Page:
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:: By Mary Ruth Yoe

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Chicago Journal ::

Medicine plus biology equals...

This summer the University Board of Trustees restructured management of the Hospitals and the Biological Science Division’s clinical programs, creating the University of Chicago Medical Center, a $1.4 billion enterprise led by CEO James Madara, who continues to serve as dean of the BSD and University vice president for medical affairs.

The Hospitals board also expanded. Now known as the University of Chicago Medical Center Board and chaired by Valerie Jarrett, vice chair of the University’s board of trustees, it provides oversight for the combined clinical organization. In November David Hefner, formerly COO for Penn State’s Milton S. Hershey Medical Center, joined the management team as the Medical Center’s president, reporting to Madara.

The merger, says Madara, was designed to restore “a unified sense of purpose to medicine and the biological sciences. This strengthens not just the clinical enterprise but also promotes research that crosses the boundaries between the biological, physical, and social sciences. At the same time, it enhances our ability to teach students how to go about producing the science and practicing the medicine of the future.”

On a practical level, the restructuring makes for a more coordinated, efficient operation. “By integrating hospital and physician services under single leadership,” says Madara, in contrast to the previous system where physicians reported to the BSD dean, “we can optimize care for our patients.”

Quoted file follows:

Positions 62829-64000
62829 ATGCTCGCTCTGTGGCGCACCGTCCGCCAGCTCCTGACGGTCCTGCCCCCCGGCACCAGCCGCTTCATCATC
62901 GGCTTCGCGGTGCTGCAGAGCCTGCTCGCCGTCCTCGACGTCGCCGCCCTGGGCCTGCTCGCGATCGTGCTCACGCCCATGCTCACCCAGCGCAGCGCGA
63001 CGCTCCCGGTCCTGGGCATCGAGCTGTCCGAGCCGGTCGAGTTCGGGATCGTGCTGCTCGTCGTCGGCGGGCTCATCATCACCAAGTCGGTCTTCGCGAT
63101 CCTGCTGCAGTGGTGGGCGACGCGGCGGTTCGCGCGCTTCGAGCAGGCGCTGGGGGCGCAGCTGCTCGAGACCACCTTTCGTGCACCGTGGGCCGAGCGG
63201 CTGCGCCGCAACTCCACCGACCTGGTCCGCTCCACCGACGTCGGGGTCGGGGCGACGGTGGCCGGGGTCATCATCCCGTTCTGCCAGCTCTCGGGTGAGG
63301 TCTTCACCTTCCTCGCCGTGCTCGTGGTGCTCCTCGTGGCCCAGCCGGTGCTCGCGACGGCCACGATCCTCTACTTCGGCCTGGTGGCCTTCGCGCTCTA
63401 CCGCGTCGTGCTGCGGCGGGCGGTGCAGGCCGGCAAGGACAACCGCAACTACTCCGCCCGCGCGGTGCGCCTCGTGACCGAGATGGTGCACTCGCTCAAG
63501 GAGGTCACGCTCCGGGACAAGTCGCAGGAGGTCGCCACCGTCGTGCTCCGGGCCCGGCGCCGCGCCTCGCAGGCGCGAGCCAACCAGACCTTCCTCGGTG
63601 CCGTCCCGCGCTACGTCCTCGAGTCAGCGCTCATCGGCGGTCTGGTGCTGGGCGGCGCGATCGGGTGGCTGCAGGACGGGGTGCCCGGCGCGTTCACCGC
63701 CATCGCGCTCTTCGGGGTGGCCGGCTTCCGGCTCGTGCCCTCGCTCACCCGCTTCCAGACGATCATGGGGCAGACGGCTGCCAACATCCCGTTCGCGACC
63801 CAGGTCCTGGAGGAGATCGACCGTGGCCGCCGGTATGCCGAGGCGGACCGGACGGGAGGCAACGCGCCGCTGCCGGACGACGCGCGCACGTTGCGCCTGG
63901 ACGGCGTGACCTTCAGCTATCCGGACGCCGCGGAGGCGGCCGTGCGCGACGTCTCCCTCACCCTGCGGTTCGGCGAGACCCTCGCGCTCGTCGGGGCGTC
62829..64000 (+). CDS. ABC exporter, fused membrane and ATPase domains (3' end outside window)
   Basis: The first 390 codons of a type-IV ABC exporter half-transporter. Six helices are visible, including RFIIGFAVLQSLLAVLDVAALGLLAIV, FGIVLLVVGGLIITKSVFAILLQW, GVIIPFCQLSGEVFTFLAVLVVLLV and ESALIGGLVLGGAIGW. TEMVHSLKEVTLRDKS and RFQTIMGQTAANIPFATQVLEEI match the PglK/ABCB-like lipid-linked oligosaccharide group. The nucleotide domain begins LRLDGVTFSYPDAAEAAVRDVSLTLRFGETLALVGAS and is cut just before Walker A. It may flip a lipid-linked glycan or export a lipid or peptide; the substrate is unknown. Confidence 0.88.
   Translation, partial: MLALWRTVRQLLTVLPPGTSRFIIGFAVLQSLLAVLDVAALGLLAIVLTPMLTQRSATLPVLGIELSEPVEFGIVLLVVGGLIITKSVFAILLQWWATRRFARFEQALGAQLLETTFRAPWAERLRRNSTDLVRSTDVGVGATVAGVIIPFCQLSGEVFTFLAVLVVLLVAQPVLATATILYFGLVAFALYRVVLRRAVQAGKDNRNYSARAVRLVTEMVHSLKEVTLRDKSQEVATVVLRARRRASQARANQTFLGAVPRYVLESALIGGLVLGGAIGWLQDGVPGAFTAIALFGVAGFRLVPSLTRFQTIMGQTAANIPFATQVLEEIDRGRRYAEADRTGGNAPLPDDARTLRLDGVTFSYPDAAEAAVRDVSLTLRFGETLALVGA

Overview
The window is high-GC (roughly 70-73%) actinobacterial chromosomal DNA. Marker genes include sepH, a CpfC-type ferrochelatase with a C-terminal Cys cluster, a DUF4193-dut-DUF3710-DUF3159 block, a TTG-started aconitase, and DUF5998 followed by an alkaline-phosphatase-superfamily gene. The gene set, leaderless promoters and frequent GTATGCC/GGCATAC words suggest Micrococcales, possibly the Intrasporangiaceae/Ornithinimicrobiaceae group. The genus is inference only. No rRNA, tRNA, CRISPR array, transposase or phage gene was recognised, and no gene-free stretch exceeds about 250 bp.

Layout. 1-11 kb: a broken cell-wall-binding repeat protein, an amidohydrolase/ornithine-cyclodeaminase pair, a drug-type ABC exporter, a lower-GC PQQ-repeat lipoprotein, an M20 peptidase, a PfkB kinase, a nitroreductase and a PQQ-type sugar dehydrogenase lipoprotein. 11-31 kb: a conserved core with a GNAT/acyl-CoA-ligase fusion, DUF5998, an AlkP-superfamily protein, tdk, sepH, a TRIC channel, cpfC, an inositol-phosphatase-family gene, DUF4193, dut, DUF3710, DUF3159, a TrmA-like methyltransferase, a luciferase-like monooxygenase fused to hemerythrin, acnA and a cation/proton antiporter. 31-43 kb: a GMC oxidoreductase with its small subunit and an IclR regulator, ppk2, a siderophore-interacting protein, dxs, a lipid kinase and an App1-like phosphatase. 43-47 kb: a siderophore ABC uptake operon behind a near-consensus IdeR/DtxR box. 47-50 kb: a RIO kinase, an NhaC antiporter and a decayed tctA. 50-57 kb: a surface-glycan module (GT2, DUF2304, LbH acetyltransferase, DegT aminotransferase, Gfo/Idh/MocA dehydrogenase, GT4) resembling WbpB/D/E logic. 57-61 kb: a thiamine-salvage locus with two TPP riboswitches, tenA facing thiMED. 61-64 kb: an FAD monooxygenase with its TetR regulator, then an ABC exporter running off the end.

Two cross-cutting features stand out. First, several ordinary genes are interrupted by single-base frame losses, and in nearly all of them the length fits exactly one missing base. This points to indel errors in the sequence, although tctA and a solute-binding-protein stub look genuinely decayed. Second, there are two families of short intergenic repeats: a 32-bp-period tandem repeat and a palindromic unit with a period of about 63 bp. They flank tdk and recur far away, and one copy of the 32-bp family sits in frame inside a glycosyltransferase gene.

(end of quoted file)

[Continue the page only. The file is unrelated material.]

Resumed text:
The unification also helps to streamline reporting of revenues and expenses. “The new structure provides a better system to match clinical investments with financial returns,” explains John Pearman, the center’s chief of staff. “With an integrated budget, there’s now incentive for the whole medical center to build nationally prominent programs.”

When the BSD, for example, recruited a top lung-transplant team from Loyola University in 2005, the division spent about $6 million on salaries, space, equipment, and related costs. Yet it’s the hospital that performs lung-transplants—expected to bring in $2–$3 million a year in income.

The idea of a unified structure also seemed to reflect the University’s principles. “Our strength at Chicago has always been based not on size but on cooperation, collaboration, and imagination,” Madara says. “This was a way to intensify our focus, to work together more closely, to use limited resources in the most powerful and productive ways.” In fact, the new organization recalls the one in place until 1986, when the Hospitals split off to form a separate corporation (whose sole member is the University).

Half a year into the restructuring, Pearman points to successes: the Medical Center has consolidated financial operations, facilities, board relations, and services such as media and public relations. Other functions—such as information management, where the research value of openness and the Medical Center’s responsibility to protect privacy must both be honored—will take longer.

The big picture will define long-term success, measured “by looking at research productivity, not just on volume but also on significance and imagination,” says Madara. “We will look closely at faculty recruitment and retention. Are we building and keeping teams that our competitors around the world will envy? Are we attracting the kinds of students we want and producing the kinds of scholars that the world of biomedicine needs? And, finally, are we finding new ways to bring this sort of intensity into the clinical arena?”

The answers, he notes, “will take time to assess, but we think we can make a real difference, and we seem to be on the right track.”